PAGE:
Now please open your eyes. Are you tired or sleepy? Do you feel suffering or do you feel happy? Are you cold? After this short time of practice, please raise your hands if you feel that you are more relaxed physically or that your mind is being clear. However, one should not look upon this practice as some kind of a pain killer, so every time you have headache you just do this practice. You should try to practice this on a regular basis, even if you practice this for five minutes.

However if one continues to practice this, one will directly experience that thoughts do not truly exist, and that none of these thoughts is one's self. The idea of I cannot be found in these thoughts. It is much like viewing a waterfall. From the far we feel that it is one whole sheet, but if we look closely we can see single drops of water, continuous drops of water that make it. But the waterfall, the idea of waterfall cannot be found in these water drops. Our mind is very much the same, it is this continuation of thoughts, and neither one of these thoughts can be called the mind. Our mind is like this, also our sense of self, the I, is like this. In this momentary change we cannot find which exactly moment is I. It is like when we see a movie projector projecting images. What we see at first is one continuous movement but it is made of different fragments, frames. The film may be about a person's life, but the idea of life cannot be found in any frame. When a person through mediation practice directly comes to this realization, not intellectually, then this wisdom of no-self manifests, then this is enlightenment.

Buddhist enlightenment or zen enlightenment of no-self does not mean that a person just vanishes from the face of the Earth. It means the realization that there is no fixed entity called self, and because of this direct realization there is no self-attachment. Therefore, one will not give rise to vexations and one will not experience suffering. Even though interactions with people may be difficult, or the natural environment may be objectively difficult, one will not give rise to vexations. Instead of these states, what will be there in the mind of that person is happiness. Although one self has reached this genuine state of happiness, other people are still experiencing suffering, therefore in that person compassion spontaneously arises and a wish to share, to show other people what one knows and to help other people how to be alleviated of suffering and reach happiness. That is the spirit and reality of bodhisattva practice, the practice of the enlightened beings and Buddhas.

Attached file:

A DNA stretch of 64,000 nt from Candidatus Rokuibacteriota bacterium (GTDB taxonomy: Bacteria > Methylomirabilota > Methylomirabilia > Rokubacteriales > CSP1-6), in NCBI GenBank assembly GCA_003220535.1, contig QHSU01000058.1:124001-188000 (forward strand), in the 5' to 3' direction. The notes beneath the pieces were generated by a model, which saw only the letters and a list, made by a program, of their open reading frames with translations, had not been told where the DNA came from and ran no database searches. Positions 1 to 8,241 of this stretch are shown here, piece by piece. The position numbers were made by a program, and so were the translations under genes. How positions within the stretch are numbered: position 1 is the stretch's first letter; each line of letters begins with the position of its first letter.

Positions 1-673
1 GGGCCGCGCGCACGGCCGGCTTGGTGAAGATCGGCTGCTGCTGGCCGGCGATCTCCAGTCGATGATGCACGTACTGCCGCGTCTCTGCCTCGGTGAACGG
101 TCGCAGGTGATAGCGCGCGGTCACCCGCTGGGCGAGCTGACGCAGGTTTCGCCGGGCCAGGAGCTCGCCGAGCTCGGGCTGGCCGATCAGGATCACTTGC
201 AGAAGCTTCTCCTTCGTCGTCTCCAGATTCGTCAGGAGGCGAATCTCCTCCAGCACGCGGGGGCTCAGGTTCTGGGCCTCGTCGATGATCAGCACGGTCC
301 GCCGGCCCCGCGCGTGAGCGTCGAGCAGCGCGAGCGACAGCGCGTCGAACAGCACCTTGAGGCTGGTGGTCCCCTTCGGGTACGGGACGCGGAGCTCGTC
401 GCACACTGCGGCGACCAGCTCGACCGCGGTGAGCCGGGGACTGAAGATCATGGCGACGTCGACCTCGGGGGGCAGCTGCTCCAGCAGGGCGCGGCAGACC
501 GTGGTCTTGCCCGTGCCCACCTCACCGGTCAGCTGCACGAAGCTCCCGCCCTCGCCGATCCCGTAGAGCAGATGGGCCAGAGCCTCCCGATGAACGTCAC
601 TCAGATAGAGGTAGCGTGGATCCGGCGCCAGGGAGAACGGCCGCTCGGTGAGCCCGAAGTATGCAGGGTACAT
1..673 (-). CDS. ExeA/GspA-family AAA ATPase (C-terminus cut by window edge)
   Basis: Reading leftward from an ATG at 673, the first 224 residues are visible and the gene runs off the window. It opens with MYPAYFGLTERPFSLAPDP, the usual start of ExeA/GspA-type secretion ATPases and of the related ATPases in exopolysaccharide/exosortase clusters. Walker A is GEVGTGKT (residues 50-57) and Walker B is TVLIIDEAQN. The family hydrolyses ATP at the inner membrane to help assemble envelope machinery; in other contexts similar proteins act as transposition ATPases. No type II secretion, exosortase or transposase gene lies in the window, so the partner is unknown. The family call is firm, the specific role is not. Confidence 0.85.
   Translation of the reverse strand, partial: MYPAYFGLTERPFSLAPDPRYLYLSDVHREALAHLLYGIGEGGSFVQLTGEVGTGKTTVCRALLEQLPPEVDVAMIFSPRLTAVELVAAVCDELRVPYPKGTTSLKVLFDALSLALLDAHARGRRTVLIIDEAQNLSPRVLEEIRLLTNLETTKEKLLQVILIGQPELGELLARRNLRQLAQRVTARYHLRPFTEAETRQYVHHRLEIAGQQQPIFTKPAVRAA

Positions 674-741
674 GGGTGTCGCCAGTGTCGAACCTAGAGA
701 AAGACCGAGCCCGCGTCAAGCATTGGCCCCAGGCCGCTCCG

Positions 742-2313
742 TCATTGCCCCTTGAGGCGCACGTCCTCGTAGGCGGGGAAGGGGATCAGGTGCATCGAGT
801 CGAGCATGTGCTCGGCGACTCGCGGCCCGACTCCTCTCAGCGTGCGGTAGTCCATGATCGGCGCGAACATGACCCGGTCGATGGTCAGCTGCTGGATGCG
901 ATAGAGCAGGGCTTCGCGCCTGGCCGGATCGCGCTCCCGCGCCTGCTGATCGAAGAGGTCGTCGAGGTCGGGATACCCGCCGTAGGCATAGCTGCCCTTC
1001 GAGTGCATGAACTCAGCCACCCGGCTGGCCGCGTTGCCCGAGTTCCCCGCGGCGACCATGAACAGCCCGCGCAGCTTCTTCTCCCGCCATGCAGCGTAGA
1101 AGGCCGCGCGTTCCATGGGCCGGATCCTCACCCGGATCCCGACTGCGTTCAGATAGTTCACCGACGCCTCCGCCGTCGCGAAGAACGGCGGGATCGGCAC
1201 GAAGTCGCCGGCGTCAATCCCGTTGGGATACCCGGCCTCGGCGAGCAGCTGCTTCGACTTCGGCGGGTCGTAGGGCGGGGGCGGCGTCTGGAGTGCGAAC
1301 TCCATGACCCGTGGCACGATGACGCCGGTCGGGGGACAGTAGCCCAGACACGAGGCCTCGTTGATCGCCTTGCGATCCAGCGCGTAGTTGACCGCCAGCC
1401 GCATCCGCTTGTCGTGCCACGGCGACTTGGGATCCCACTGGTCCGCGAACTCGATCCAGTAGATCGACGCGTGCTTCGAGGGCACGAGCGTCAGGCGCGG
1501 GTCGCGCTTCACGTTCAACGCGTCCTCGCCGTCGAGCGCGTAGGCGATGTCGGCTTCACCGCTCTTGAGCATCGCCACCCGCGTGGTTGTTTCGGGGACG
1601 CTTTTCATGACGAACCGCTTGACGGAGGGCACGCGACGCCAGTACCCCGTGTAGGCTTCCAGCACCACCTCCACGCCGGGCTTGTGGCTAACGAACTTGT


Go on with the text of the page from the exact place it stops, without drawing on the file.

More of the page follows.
And now I will introduce to you the easiest way to enlightenment, the methods of Chan from China. The way of enlightenment introduced before is a gradual process, stage after stage. However in Chinese Chan or zen there is the idea of sudden enlightenment. Do you want to know it? Chan does not propose any special methods of practice, it is method-less. It talks about not relying on concepts, words or language. Without all of these, one should attain enlightenment by oneself. There is a saying: "One must not allow one's mind to have any place to fix an abide; nowhere should the mind find a kind of resting place". Without any resting place or thought means without being conditioned whatsoever. Naturally, there is no place for our sense of self to stand on. When one can accomplish this, that is enlightenment, sudden enlightenment. I'll give you two analogies. Allow your mind to be like the tracks of a bird flying across the sky. The second analogy is likened to one driving a nail through empty sky. Mind; so called mind, is impermanent and has the illusory nature. In this light, wanting to have a fixed place, or a place to stand on, is a joke. Try to remember this when you have vexations. Our sense of self, although it may seam solid and concrete, is empty. However, what most people experience is the strong sense of self, that we exist and that everything is solid and concrete. Therefore, the Chan sect uses methods, and one of the most popular methods is asking questions, like the question: "Who am I?" This is the method called huatou. Another famous, commonly used questions, is asking one self: "What is wu?" Wu in Chinese means nothingness. Of course, one can come up with two answers, two questions. One is "Who knows? I do not know". The second answer is to start reflecting "You fool, why do you start asking questions anyway?". But neither one of this answers is enlightenment. However, one should continue to ask, until all of one's attachments and the sense of self is cut off, then at that moment there is enlightenment. As for tonight's topic, a Zen way toward enlightenment, it is finished here. As for whether you are enlightened, I have finished, too. Whether it was useful or useless I do not know.